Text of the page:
Neurons are the cells that constitute brain circuits and employ chemicals and electricity to receive and transmit information that allows the body to perform anything from thinking to sensing to movement. An axon is a long fiber in neurons that delivers information to neighboring neurons.
Dendrites are branch-like structures that extend out from the cell body and receive information from axons.
Early postnatal brain development includes dendritic refinement, in which dendrites are shaped to connect with the proper axons in a certain way.
In a study that was just published, researchers provide evidence demonstrating how a mechanism within rodent neurons involving the Golgi apparatus initiates dendritic refinement with the aid of neuronal activity received by a receptor of a neurotransmitter known as N-methyl-D-aspartate-type glutamate receptor (NMDAR).
Cell Reports published the study on July 28th, 2023.
We wanted to find the cellular mechanism that underlies activity-dependent neuronal circuit reorganization during early postnatal brain development. The potential contribution of the dynamics of subcellular structures, such as organelles, to this process has been largely overlooked.”
Naoki Nakagawa, Assistant Professor, National Institute of Genetics
The Golgi apparatus, which serves as a focal point for material movement inside the cell, is the organelle in question. By controlling the direction of intracellular transport, the Golgi apparatus’ location within a cell creates cell polarity.
Nakagawa added, “Golgi-mediated cell polarity has been known to play an important role in earlier embryonic developmental events, such as the mitosis, migration, and differentiation of cells. However, during the postnatal critical period of circuit reorganization, we did not know if the Golgi polarity is changed by neuronal activity or if the Golgi polarity change contributes to the remodeling of neuronal circuits.”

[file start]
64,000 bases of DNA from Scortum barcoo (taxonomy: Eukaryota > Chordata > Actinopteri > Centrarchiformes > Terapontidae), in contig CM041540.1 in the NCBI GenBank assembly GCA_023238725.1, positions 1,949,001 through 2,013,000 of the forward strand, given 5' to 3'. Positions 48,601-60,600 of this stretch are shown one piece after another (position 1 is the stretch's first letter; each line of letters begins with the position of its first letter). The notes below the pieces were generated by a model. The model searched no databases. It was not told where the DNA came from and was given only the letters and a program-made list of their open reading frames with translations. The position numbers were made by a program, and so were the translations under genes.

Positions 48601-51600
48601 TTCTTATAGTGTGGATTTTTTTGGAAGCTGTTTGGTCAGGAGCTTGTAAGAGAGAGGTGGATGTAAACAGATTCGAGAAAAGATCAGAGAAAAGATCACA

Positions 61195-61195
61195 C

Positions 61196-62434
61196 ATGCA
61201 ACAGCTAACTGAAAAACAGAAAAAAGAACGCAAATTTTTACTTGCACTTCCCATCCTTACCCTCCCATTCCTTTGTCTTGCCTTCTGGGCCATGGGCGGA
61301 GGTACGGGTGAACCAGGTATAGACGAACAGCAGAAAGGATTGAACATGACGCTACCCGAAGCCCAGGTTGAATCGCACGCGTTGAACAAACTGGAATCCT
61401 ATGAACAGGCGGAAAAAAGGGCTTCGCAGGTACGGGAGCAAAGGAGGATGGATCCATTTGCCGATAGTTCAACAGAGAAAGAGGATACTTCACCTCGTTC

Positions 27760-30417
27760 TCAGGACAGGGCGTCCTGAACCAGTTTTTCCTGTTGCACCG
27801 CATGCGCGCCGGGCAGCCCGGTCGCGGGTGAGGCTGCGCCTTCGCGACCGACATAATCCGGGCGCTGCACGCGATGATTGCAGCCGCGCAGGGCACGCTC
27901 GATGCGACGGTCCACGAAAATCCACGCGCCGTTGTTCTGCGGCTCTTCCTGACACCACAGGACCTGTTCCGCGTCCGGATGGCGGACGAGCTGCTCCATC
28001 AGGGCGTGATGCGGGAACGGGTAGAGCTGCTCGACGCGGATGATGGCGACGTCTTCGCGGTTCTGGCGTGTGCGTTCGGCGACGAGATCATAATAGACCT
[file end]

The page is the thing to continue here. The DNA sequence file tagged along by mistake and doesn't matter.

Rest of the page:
Spiny stellate neurons from rodents were examined by researchers better to understand the function of Golgi polarity in dendritic refinement. These neurons are located in the barrel cortex, a region of the rodent brain that interprets tactile data from whiskers. Asymmetrical dendrites on spiny stellate neurons in the barrel cortex face the center of the barrel.
During the first week following birth, this particular dendritic structure is developed via refining depending on neural activity. Spiny stellate neurons were used to produce the Golgi-targeted fluorescent protein to monitor the location of the Golgi apparatus during postnatal development.
The Golgi apparatus in spiny stellate cells were apically polarized in the first three days after birth, but by day five following birth, it had become laterally polarized toward the barrel center. The lateral polarization decreased by day 15, when the asymmetric dendritic pattern was already well-established.
The location of the Golgi apparatus within the dendrites was another area of investigation. Dendrites with Golgi apparatus at the base or within were longer and more branched than those without.
NMDAR signals are necessary for lateral Golgi polarization, which guides the appropriate dendritic refinement. These were evident when the NMDAR signal or the Golgi polarity was disrupted. The form and orientation of the dendrites changed in both situations in an unexpected way.
Future work will focus on learning more about how the Golgi apparatus impacts neuron development.
Nakagawa concluded, “We want to know how the neuronal activity moves the Golgi apparatus to the proper positions within neurons and how the Golgi polarization enables proper patterning of neuronal dendrites. We think that addressing these questions will provide a better understanding of what is happening within neurons during postnatal development and how it promotes circuit reorganization, which is an essential step for constructing sophisticated neuronal circuits in the brain.”